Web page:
of course i wanted to know these things, i am glad you asked<><>alll of us out there hang on your every word to know that your georgai isn't the russian georgia in russia for russkins and not for georgians or utarians<<>i like SP has a question iffin this comment makes it past moderation><><i wonder if YP is going to comment and i thought an APPLE a day kept the doctor away

rhymeswithplague said...

Putz (David), although it has indeed been said that an APPLE a day keeps the doctor away, the truth -- the unvarnished truth -- was told to me by my late father: An ONION a day keeps everyone away.

Pat - Arkansas said...

Your voting precincts at least have names; our county precincts have only numbers - 1 thru 135. Although there is a polling place within easy walking distance of my residence (2 blocks), I must drive almost 4 miles out into the county to cast my ballot -- unless I choose to cast an early vote at the local City Hall, 1 mile away. The gerrymanders must have been really busy when they changed our precincts.

rhymeswithplague said...

Pat, our precincts actually have numbers as well. I just didn't want to go into all the gory details in my post.

A Lady's Life said...

I do not envy what's going on in the US today. It's all terrible.Very bad news all around.
As for onions they say to kill germs you should have them all around the house.
Onions are just as powerful as garlic and people should eat both of these items a lot for good health.

rhymeswithplague said...

Lively Lady, don't you Canadians have elections also from time to time? Or are you referring to the two major candidates we have? I didn't have any trouble choosing between them at all. Their visions for America are quite different.

As for the news, I no longer listen to ABC, NBC, CBS, CNN, MSNBC, and several others. The pre-election polling here has been an absolute joke this year. I trust the pundits and the so-called experts about as far as I can throw them. Everyone has an agenda. The spin doctors have worked overtime to try to convince the public of things that aren't so. In other words, situation normal.

Katherine said...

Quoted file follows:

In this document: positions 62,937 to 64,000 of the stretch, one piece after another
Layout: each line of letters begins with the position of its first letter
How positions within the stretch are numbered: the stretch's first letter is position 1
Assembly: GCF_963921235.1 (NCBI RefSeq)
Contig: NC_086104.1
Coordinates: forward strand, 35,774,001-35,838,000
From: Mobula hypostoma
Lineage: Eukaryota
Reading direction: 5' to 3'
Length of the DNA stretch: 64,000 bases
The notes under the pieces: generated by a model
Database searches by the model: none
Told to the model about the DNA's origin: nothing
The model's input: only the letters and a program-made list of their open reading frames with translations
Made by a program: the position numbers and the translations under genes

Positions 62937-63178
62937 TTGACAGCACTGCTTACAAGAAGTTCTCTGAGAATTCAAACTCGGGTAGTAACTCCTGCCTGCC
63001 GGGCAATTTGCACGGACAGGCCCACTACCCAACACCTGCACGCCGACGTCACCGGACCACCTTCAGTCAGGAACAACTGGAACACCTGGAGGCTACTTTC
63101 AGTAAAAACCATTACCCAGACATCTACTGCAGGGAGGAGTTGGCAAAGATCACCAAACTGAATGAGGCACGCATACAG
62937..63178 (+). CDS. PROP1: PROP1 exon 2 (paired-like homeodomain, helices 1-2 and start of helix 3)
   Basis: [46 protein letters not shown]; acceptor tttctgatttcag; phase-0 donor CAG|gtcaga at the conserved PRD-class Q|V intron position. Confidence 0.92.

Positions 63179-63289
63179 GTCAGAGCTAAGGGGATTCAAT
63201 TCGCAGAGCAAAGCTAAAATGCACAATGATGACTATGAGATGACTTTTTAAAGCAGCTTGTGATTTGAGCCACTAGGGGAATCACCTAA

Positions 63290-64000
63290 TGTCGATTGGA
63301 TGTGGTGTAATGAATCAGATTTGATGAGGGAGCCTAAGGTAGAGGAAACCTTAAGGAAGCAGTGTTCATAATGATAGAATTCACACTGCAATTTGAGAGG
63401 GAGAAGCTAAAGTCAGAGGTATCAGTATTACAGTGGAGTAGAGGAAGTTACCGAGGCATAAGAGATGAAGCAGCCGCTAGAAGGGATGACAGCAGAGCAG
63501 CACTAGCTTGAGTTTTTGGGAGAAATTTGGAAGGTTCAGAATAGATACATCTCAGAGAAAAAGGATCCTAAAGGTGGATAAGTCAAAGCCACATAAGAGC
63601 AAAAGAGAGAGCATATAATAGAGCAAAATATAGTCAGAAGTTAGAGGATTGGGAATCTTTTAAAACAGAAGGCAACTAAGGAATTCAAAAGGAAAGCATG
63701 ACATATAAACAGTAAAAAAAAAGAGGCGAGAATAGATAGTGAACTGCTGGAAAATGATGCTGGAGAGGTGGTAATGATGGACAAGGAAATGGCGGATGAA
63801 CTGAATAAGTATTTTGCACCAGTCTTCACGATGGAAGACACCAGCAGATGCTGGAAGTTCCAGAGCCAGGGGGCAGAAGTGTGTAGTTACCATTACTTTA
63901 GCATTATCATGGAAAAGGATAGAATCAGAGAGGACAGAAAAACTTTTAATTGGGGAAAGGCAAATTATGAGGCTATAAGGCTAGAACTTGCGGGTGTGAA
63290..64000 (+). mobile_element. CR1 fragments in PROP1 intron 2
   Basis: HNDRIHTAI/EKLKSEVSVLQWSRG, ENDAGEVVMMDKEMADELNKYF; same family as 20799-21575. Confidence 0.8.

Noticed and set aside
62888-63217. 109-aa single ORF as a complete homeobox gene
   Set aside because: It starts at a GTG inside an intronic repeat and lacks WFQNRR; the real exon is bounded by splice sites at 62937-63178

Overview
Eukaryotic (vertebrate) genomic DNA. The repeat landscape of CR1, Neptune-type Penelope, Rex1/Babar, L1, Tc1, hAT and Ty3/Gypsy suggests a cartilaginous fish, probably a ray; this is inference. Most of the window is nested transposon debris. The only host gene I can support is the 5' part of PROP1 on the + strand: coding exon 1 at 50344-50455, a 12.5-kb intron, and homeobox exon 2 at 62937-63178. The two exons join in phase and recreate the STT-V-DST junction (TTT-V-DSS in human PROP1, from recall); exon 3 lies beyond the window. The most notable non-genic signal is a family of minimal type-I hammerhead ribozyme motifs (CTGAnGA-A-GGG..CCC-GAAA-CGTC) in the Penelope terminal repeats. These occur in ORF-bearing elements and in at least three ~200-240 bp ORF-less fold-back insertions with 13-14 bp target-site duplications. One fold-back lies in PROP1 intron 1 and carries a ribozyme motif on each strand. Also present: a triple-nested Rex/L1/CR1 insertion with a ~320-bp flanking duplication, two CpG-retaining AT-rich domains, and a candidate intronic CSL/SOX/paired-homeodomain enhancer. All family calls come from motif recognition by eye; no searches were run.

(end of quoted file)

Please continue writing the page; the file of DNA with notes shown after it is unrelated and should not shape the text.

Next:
My Russian Grandmother (not from Georgia) used to say that a garlic clove a day would keep colds away.

That seems to nicely tie in everything mentioned previously.

Except for Dixie, elections and Canada.

rhymeswithplague said...

Katherine, garlic also is supposed to protect one against vampires, I think.

Yorkshire Pudding said...

How places get names is certainly interesting. Over in north eastern USA there are many English names - but hardly any when you get out west. I think that Canton County should be renamed Obama County in recognition of your beloved President's great second term victory against all the odds. Lickskillet ought to have been renamed Romney.

rhymeswithplague said...

Y.Pudding, my publishing your comment should indicate to one and all that I am not a sore loser. In fact, I am not a loser at all. My point of view continues to be that the real losers all voted in favor of a second term.

P.S. - There is no Canton County in Georgia. My home is in Cherokee County. Canton is the county seat. FYI, it was named after Canton, China.

Here is information from the local historical society: A permanent county seat and courthouse were chosen in 1833 and named Etowah. The name was changed to Cherokee Courthouse in 1833. In 1834 it was changed to Canton (pronounced cant'n), after the Chinese city of Guangzhou, which was then known in English as Canton (pronounced can tahn). The name was chosen because a group of citizens had dreams of making the Georgia town a center of the silk industry, which was concentrated in China at the time. Though Canton never became a significant silk center, it did become a successful manufacturing community centered around a mill that produced denim.